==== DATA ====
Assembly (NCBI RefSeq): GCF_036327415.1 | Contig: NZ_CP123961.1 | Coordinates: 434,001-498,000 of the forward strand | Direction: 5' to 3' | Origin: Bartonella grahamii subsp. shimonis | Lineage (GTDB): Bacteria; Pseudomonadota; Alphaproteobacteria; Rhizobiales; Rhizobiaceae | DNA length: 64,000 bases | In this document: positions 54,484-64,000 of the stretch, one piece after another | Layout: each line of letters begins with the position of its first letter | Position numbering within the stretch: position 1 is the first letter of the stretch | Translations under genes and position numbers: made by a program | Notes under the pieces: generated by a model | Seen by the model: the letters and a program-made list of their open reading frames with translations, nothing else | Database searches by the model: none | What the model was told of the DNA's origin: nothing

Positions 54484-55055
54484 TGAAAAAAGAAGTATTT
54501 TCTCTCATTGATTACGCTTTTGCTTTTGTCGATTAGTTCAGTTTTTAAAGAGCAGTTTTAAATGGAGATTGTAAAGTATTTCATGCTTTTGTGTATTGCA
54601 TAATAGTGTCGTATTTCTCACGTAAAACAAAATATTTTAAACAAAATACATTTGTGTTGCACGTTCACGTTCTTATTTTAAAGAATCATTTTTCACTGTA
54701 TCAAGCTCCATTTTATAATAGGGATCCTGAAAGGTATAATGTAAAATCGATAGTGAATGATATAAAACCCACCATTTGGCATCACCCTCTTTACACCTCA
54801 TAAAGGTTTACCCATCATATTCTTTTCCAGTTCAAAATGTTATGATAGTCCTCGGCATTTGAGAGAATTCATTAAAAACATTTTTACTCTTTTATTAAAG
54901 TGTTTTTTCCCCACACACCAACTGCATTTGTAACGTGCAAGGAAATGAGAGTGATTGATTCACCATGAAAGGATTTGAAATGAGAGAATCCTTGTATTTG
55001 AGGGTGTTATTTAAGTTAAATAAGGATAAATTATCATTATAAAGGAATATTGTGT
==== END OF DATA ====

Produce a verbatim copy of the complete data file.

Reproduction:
Assembly (NCBI RefSeq): GCF_036327415.1 | Contig: NZ_CP123961.1 | Coordinates: 434,001-498,000 of the forward strand | Direction: 5' to 3' | Origin: Bartonella grahamii subsp. shimonis | Lineage (GTDB): Bacteria; Pseudomonadota; Alphaproteobacteria; Rhizobiales; Rhizobiaceae | DNA length: 64,000 bases | In this document: positions 54,484-64,000 of the stretch, one piece after another | Layout: each line of letters begins with the position of its first letter | Position numbering within the stretch: position 1 is the first letter of the stretch | Translations under genes and position numbers: made by a program | Notes under the pieces: generated by a model | Seen by the model: the letters and a program-made list of their open reading frames with translations, nothing else | Database searches by the model: none | What the model was told of the DNA's origin: nothing

Positions 54484-55055
54484 TGAAAAAAGAAGTATTT
54501 TCTCTCATTGATTACGCTTTTGCTTTTGTCGATTAGTTCAGTTTTTAAAGAGCAGTTTTAAATGGAGATTGTAAAGTATTTCATGCTTTTGTGTATTGCA
54601 TAATAGTGTCGTATTTCTCACGTAAAACAAAATATTTTAAACAAAATACATTTGTGTTGCACGTTCACGTTCTTATTTTAAAGAATCATTTTTCACTGTA
54701 TCAAGCTCCATTTTATAATAGGGATCCTGAAAGGTATAATGTAAAATCGATAGTGAATGATATAAAACCCACCATTTGGCATCACCCTCTTTACACCTCA
54801 TAAAGGTTTACCCATCATATTCTTTTCCAGTTCAAAATGTTATGATAGTCCTCGGCATTTGAGAGAATTCATTAAAAACATTTTTACTCTTTTATTAAAG
54901 TGTTTTTTCCCCACACACCAACTGCATTTGTAACGTGCAAGGAAATGAGAGTGATTGATTCACCATGAAAGGATTTGAAATGAGAGAATCCTTGTATTTG
55001 AGGGTGTTATTTAAGTTAAATAAGGATAAATTATCATTATAAAGGAATATTGTGT